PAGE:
In 1978, Jack Nicklaus was honored by SI as Sportsman of the Year. The then-38-year-old Bear had just completed a season during which he won the Players Championship and British Open, quieting talk that his epic career was entering its twilight. That Sportsman was a celebration of his golf. Now Nicklaus deserves the award again, and it has nothing to do with birdies and bogies. In the past year no athlete has displayed more grace or humanity. Nicklaus has long been known not only as golf's greatest champion, but also its most dignified loser. As Jack has said his goodbyes this year it has been a reminder of how much he has meant to golf, and how much he will be missed.
Nicklaus's game may have rendered him a ceremonial golfer, but he can still command the spotlight. This year he stole the show at two of sports' grandest stages, Augusta National and the Old Course. His final Masters was particularly wrenching because only five weeks earlier Nicklaus's grandson Jake had drowned in a hot tub. Most athletes come into view during their youthful prime and then disappear before they fade away. But generations have grown up watching Nicklaus as he has evolved from overpowering prodigy to doting father to middle aged warrior to dignified elder statesman. We are in an era in which the game's best player has built a fortress around his inner-self, but throughout his life and career Nicklaus always let the public in. When he teared up striding his final fairway at the Masters, a nation cried along with him.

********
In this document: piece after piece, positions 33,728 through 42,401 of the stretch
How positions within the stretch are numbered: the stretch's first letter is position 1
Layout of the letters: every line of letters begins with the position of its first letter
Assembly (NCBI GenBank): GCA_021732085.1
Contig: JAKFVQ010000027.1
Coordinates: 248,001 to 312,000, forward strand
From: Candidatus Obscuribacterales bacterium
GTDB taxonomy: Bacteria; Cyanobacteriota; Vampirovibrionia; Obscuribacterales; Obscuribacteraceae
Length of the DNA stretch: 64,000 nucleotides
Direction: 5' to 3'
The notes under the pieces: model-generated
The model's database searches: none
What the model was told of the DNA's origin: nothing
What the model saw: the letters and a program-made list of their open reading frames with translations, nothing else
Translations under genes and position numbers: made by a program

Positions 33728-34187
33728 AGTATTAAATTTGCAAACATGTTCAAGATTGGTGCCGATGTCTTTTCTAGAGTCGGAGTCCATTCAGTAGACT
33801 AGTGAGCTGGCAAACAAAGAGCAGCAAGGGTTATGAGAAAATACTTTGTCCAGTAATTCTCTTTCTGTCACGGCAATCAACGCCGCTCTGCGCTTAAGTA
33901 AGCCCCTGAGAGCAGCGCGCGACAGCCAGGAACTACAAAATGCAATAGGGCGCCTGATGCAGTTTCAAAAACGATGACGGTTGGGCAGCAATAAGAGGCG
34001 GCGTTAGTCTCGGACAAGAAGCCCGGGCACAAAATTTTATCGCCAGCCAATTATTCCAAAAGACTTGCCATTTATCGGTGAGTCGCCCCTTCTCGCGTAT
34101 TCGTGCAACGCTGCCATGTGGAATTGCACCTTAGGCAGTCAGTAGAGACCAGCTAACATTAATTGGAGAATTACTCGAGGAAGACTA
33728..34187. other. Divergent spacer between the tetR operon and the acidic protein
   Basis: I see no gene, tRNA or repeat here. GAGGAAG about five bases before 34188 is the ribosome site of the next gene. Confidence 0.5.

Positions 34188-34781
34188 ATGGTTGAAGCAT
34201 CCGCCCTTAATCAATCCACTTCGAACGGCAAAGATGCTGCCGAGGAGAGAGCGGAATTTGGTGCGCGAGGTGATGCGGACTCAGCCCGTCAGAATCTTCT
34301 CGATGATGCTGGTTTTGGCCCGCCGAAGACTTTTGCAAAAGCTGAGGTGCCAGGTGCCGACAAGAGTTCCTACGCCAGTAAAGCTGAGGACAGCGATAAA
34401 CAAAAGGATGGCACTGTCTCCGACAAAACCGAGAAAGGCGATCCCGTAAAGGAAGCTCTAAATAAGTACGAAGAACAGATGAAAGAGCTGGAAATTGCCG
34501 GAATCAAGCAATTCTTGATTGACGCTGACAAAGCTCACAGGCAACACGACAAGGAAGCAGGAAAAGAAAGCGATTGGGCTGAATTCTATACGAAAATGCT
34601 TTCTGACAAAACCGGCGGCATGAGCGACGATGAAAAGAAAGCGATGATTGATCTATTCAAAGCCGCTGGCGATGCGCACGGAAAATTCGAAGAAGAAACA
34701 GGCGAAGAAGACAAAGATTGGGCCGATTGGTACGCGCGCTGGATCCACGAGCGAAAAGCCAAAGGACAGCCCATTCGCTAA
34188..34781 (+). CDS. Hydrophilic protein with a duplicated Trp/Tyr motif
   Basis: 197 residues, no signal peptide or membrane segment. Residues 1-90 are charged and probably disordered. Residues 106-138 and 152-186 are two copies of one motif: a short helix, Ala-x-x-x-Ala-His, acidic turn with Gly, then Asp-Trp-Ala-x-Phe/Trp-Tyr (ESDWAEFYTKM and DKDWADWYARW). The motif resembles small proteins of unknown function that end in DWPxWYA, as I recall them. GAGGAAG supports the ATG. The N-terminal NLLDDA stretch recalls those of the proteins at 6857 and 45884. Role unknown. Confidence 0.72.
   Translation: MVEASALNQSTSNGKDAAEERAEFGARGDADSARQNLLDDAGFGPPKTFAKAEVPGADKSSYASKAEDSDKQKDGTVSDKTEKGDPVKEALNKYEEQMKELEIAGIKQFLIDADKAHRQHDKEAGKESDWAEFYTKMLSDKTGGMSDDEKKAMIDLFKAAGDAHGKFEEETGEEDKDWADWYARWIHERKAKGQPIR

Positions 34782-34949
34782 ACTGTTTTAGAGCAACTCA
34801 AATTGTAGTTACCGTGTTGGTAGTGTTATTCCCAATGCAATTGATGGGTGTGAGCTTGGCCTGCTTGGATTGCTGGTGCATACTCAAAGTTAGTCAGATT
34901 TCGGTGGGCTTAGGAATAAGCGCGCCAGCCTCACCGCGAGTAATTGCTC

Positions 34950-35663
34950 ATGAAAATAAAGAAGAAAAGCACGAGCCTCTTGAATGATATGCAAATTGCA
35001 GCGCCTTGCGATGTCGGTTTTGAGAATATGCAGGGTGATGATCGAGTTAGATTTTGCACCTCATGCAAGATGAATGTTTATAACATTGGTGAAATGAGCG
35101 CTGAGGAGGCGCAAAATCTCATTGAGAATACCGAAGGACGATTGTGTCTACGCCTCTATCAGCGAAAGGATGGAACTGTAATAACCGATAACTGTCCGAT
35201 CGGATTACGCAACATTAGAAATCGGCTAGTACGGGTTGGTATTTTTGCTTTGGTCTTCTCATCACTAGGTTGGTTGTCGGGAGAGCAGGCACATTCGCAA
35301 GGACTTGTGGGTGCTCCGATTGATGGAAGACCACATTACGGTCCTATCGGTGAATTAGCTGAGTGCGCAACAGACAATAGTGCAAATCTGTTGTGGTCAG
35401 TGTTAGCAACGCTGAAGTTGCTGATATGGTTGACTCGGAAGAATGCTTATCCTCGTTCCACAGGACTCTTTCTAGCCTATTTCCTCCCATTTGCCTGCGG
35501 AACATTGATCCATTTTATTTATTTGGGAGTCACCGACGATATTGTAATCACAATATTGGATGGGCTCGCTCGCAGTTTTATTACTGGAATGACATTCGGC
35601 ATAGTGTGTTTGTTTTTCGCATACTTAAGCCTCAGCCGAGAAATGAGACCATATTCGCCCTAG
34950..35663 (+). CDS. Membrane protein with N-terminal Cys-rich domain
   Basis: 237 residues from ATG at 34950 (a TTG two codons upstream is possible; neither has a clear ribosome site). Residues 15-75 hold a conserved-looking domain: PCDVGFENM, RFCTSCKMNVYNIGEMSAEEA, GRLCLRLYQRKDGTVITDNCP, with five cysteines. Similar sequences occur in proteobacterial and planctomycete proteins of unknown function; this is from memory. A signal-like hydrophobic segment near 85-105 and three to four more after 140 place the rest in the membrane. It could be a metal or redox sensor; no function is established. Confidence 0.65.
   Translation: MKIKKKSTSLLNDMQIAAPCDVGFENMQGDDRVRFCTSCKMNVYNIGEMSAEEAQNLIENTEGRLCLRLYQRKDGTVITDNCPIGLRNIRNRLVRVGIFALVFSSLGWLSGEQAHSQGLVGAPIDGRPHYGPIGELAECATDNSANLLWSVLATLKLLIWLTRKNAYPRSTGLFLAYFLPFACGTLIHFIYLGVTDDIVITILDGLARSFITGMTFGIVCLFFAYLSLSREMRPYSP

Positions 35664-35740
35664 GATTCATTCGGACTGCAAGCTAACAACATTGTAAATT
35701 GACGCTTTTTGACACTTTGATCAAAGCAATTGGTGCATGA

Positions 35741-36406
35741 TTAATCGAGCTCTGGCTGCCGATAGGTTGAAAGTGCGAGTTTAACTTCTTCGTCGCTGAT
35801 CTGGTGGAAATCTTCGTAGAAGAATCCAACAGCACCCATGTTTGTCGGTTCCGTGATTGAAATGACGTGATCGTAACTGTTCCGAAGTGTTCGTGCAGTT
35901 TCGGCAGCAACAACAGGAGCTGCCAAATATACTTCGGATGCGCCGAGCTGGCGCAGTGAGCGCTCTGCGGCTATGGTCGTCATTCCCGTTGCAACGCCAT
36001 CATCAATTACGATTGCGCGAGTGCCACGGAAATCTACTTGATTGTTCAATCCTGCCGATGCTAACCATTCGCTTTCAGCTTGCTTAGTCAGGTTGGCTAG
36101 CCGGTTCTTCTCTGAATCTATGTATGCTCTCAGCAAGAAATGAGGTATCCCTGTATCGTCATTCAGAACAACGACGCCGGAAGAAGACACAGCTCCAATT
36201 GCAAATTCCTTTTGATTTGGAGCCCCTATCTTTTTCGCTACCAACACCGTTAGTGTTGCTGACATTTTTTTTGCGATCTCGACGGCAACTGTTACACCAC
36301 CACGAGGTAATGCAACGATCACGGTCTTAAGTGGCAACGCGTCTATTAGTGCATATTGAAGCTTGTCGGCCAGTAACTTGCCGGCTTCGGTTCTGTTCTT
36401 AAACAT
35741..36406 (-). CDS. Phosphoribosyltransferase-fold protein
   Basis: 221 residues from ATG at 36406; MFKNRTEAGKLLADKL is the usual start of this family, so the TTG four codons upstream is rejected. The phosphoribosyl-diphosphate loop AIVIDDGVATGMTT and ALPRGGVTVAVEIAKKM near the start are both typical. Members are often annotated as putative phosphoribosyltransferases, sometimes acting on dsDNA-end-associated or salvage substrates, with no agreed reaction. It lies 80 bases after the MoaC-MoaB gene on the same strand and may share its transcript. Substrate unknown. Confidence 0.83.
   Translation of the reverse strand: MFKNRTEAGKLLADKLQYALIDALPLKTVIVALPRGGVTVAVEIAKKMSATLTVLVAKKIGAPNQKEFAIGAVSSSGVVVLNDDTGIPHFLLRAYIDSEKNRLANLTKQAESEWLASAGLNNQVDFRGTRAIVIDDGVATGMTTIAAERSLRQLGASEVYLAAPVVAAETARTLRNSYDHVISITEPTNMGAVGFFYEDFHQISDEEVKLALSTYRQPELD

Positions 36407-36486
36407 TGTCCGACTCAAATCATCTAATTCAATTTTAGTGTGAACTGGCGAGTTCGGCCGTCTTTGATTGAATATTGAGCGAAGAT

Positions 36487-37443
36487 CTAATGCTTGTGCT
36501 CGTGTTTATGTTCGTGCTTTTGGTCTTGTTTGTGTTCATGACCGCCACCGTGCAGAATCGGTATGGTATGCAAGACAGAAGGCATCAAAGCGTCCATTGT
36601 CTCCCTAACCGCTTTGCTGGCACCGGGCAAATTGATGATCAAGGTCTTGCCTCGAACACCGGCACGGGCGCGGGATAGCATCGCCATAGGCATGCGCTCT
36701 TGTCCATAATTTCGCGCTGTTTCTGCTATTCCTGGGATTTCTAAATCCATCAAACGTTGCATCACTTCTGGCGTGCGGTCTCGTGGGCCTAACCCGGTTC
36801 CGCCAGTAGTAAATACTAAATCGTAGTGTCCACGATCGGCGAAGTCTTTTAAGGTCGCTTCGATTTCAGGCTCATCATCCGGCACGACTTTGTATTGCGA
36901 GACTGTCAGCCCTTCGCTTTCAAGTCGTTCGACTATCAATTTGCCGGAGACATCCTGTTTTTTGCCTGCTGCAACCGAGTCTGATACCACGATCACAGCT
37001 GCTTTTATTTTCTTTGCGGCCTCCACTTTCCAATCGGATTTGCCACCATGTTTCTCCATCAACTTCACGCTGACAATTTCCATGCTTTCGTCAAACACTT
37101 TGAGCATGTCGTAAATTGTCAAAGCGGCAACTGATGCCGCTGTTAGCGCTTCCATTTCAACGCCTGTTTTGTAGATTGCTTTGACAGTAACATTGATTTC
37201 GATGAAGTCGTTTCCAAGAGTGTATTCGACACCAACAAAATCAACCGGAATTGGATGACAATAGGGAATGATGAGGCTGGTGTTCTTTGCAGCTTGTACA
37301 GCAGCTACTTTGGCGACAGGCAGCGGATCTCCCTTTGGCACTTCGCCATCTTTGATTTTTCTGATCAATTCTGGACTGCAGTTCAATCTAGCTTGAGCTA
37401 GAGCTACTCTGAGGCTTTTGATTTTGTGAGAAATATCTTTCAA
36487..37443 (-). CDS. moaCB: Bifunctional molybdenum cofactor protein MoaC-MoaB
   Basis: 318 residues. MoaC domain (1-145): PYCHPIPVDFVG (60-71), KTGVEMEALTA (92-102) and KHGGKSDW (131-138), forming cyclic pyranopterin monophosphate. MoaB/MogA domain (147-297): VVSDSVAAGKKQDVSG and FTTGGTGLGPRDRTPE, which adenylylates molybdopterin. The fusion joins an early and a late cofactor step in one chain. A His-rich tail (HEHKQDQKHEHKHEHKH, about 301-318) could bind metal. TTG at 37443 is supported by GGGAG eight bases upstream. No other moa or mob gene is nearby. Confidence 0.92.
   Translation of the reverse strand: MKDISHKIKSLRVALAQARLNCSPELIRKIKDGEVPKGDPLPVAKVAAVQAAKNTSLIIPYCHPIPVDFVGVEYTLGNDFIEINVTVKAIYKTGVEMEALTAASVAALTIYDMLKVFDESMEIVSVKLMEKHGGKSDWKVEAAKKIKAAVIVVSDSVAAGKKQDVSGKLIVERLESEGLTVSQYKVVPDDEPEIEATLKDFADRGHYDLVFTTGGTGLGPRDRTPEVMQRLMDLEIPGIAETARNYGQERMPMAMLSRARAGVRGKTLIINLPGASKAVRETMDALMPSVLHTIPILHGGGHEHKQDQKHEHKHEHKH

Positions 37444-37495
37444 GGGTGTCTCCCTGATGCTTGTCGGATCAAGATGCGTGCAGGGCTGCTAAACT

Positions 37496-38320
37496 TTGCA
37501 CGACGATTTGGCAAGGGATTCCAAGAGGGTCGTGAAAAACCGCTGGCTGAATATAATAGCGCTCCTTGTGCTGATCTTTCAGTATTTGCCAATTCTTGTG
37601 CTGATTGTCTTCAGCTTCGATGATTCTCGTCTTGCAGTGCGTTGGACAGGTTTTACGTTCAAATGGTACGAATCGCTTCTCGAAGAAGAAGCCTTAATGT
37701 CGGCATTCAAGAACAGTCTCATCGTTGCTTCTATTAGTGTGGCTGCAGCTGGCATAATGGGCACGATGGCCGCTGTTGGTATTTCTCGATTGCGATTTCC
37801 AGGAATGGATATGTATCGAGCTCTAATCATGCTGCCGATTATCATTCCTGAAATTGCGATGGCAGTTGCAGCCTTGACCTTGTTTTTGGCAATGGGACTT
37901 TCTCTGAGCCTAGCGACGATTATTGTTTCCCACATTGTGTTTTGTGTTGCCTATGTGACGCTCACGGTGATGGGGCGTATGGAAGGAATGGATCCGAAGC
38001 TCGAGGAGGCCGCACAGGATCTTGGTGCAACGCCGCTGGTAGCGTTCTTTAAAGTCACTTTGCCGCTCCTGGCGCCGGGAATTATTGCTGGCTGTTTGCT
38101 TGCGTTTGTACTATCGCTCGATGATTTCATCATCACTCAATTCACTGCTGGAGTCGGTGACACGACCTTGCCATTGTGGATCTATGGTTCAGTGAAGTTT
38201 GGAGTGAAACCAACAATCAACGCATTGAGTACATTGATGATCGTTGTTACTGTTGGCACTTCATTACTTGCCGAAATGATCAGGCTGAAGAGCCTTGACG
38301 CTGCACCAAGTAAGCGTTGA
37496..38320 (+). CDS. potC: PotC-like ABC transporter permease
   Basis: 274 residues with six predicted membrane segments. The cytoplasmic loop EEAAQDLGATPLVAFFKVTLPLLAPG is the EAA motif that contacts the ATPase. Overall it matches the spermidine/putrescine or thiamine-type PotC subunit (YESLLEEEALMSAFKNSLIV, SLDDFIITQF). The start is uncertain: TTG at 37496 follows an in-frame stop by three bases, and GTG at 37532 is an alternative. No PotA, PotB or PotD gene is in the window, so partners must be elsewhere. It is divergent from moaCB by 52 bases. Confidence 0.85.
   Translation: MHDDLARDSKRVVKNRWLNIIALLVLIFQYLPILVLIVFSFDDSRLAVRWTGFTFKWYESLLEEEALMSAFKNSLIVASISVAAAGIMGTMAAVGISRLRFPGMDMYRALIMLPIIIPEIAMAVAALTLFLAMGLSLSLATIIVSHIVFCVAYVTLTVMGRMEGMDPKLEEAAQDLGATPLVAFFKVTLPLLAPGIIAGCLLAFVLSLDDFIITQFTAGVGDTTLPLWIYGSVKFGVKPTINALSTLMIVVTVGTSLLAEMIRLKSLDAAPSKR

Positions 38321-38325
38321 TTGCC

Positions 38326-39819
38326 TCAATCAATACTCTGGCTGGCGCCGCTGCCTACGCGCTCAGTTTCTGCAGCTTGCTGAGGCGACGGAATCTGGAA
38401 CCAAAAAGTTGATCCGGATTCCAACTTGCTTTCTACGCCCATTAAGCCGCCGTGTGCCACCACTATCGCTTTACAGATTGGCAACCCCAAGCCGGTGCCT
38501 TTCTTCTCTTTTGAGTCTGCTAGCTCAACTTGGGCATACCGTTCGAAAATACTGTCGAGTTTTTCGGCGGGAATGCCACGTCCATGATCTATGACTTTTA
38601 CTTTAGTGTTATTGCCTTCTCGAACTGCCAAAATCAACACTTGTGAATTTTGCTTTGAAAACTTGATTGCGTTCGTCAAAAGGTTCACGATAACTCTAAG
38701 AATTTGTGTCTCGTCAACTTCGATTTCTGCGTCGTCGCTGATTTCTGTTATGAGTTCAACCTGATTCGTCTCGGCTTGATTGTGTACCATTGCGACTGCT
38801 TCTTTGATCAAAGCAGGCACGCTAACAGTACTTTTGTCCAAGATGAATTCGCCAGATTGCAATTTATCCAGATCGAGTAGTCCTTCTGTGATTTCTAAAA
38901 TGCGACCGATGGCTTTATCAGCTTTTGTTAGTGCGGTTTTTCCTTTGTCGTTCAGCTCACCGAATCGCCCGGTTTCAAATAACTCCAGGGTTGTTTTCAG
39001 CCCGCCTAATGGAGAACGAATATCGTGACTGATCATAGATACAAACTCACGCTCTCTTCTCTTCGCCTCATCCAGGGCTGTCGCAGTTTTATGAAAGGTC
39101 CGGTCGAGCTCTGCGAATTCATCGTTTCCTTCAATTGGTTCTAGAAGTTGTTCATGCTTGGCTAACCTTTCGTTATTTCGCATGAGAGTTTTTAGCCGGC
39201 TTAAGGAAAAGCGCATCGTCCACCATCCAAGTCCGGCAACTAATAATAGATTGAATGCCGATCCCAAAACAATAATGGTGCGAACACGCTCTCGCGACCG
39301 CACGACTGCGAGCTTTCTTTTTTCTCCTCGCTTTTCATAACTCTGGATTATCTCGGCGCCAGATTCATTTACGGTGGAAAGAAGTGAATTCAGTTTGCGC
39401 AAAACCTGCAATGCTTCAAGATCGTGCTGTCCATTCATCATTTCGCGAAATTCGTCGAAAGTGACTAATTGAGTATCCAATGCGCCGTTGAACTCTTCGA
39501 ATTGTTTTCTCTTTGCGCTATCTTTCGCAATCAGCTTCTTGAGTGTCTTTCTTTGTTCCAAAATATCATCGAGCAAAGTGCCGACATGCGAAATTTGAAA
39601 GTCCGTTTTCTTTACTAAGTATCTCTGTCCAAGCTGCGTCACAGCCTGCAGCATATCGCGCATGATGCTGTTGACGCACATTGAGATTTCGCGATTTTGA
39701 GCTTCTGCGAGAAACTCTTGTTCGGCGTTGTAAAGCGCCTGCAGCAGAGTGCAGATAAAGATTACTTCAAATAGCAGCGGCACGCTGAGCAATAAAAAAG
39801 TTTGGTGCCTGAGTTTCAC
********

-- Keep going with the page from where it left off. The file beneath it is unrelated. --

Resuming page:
His final British Open was no less emotional. The putt of the year in golf may have been Nicklaus's birdie on his last hole at the Old Course, which was witnessed by dozens of players who ringed the green in a showing of appreciation and respect. You may not root for any of them, but Tiger Woods, Phil Mickelson and Ernie Els all have class, a precious commodity in pro sports. It's no accident that all of them grew up idolizing Nicklaus and have been mentored by him throughout their careers.
The true measure of Nicklaus is not his unprecedented 18 major championships, but his relevance in a sport that he has been shaping since 1960. In September, at the Presidents Cup, a U.S. team that has long been ripped for its apathy played its collective heart out for Capt. Jack, bringing him a victory that he claimed was the most satisfying moment of his career. A second Sportsman would be a nice way to end this momentous year. Only one other person has won two Sportsmans, and for a change wouldn't it be nice to see Jack tying one of Tiger's records, and not the other way around?
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Sports Illustrated will announce the 2005 Sportsman of the Year winner on Friday, Dec. 9 at 9 p.m. ET on HBO. Check back every weekday until then to read more Sportsman picks from SI writers.